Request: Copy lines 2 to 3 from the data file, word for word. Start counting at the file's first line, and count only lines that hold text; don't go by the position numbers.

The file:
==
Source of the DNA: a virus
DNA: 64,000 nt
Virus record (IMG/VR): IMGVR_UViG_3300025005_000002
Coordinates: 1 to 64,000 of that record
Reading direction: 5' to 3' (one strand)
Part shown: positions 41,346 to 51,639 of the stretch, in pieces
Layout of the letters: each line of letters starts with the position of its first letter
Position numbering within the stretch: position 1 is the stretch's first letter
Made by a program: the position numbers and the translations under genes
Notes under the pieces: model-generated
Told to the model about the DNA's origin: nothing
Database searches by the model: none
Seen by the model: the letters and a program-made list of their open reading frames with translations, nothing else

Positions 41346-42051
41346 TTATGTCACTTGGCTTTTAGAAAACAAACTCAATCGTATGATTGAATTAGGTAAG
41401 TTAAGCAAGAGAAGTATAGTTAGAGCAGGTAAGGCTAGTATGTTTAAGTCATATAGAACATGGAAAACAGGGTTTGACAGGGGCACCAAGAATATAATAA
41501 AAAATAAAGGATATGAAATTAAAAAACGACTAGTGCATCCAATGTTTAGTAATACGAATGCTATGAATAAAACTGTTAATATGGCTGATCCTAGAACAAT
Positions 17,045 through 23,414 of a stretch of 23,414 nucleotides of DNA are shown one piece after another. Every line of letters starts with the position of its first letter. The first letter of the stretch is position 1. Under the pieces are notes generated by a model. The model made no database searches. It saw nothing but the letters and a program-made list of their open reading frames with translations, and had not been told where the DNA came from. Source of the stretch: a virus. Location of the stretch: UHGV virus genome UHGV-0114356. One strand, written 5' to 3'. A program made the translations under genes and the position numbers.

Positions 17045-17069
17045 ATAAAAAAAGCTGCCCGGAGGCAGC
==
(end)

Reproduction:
DNA: 64,000 nt
Virus record (IMG/VR): IMGVR_UViG_3300025005_000002